3. Baidu, China’s leading search engine and AI company, is planning to release its own version of ChatGPT in March. (Bloomberg $)
4. The past three months should have been the busiest season for Foxconn’s iPhone assembly factory in China. Instead, it was disrupted by mass covid-19 infections and intense labor protests. (Rest of the World)
5. A new decentralized social media platform called Damus had its five minutes (actually, two days) of fame in China before Apple swiftly removed it from China’s App Store for violating domestic cybersecurity laws. (South China Morning Post $)
6. Taiwan decided to shut down all nuclear power plants by 2025. But its renewable-energy industry is not ready to fill in the gap, and now new fossil-fuel plants are being built to secure the energy supply. (HuffPost)
7. The US Department of Justice suspects that executives of the San Diego-based self-driving-truck company TuSimple have improperly transferred technology to China, anonymous sources said. (Wall Street Journal $)
Lost in translation
Renting smartphones is becoming a popular alternative to purchasing them in China, according to the Chinese publication Shenran Caijing. With 19 billion RMB ($2.79 billion) spent on smartphone rentals in 2021, it is a niche but growing market in the country. Many people opt for rentals to be able to brag about having the latest model, or as a temporary solution when, for example, their phone breaks down and the new iPhone doesn’t come out for a few months.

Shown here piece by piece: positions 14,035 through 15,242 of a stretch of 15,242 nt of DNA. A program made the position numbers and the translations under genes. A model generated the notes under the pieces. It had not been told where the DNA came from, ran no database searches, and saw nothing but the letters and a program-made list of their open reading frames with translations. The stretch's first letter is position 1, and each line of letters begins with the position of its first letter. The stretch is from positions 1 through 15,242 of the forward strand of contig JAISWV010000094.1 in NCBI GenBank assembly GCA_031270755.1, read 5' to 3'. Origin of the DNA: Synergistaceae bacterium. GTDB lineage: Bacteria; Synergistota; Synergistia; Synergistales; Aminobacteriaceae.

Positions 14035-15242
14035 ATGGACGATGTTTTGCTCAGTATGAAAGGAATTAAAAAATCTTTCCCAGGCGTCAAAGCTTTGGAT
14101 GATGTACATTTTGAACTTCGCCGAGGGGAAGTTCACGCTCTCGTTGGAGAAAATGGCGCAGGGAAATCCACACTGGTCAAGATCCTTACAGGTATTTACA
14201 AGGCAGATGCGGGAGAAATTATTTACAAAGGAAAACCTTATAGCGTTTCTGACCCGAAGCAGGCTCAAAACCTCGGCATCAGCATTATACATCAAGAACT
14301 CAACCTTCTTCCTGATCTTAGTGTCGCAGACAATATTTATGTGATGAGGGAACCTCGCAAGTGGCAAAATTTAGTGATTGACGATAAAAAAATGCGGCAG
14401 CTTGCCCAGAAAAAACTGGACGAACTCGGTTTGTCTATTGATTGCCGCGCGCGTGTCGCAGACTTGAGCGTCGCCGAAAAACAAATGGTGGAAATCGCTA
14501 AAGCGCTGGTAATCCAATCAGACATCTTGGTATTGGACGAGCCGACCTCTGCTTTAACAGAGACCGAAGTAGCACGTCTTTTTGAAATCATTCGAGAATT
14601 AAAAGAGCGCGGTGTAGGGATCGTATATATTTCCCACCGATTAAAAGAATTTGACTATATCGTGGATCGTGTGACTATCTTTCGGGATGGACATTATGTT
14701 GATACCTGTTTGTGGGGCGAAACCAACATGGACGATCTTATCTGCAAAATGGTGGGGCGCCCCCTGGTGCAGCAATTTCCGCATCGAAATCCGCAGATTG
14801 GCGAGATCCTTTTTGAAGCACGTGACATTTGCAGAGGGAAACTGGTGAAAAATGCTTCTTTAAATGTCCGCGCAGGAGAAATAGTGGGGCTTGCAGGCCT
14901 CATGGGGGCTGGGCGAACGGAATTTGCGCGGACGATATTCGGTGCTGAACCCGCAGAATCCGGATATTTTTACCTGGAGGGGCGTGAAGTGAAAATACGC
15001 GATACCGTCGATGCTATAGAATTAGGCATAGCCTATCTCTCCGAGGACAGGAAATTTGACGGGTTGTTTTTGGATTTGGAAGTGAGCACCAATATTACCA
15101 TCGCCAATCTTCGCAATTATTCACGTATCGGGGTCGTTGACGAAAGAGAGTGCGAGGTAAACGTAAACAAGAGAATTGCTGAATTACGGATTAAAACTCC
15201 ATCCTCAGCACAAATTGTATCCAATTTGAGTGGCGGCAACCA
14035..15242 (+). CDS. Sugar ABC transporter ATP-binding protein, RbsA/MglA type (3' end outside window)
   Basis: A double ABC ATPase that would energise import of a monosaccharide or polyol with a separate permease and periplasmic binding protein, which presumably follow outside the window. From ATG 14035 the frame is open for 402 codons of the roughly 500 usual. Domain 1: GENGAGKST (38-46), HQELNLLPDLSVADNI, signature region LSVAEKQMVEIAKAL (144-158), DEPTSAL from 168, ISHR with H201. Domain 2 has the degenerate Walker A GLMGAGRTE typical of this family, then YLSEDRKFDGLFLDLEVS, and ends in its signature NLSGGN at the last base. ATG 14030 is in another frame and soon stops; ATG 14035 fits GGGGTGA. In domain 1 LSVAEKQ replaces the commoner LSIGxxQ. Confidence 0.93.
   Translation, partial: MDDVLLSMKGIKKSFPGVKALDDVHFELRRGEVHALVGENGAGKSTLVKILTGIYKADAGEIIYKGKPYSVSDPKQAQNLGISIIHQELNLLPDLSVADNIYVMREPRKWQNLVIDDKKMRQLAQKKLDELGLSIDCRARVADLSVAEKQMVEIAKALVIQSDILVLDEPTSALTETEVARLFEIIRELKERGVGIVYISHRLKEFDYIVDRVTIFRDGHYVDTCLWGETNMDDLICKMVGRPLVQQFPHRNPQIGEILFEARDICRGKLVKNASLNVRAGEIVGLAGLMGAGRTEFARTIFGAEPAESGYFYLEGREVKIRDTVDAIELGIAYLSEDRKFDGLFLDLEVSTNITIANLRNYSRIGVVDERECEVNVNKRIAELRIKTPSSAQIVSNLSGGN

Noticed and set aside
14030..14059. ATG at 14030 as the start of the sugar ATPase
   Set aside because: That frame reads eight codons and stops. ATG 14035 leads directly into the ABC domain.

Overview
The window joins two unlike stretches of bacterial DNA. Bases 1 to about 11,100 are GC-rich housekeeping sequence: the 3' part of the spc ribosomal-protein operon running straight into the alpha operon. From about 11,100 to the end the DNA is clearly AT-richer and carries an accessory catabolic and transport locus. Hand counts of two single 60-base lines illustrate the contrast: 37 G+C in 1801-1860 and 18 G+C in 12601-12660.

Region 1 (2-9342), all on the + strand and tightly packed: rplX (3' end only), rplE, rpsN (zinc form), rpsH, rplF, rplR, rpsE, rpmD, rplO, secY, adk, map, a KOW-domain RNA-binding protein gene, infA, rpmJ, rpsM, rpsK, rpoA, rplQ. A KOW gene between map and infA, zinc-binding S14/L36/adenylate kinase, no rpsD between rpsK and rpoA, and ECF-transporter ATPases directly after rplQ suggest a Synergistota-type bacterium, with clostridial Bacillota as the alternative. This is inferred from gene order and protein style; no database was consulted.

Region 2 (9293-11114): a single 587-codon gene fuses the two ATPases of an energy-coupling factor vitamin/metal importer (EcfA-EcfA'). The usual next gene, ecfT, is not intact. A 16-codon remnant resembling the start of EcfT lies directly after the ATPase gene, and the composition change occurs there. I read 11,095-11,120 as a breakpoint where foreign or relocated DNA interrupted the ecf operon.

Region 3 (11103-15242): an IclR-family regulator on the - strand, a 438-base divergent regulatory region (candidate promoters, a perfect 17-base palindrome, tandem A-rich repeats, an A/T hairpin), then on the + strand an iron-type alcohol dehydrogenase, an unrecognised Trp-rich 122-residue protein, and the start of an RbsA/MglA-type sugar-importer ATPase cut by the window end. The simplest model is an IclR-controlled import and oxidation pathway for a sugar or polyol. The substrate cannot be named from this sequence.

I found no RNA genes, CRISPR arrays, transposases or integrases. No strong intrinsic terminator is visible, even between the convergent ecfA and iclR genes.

But this isn’t exactly saving people cash. While renting a phone costs only one or two bucks a day, the fees build up over time, and many platforms require leases to be at least six months long. In the end, it may not be as cost-effective as buying a phone outright.
The high costs and lack of regulation have led some individuals to exploit the system. Some people use it as a form of cash loan: they rent a high-end phone, immediately sell it for cash, and slowly pay back the rental and buyout fees. There are also cases of scams where people use someone else’s identity to rent a phone, only to disappear once they obtain the device.
One more thing
Born in Wuhan, I grew up eating freshwater fish like Prussian carp. They taste divine, but the popular kinds often have more small bones than saltwater fish, which can make the eating experience laborious and annoying. Last week, a team of Chinese hydrobiologists based in Wuhan (duh) announced that they had used CRISPR-Cas9 gene-editing technology to create a Prussian carp mutant that is free of the small bones. Not gonna lie, this is true innovation to me.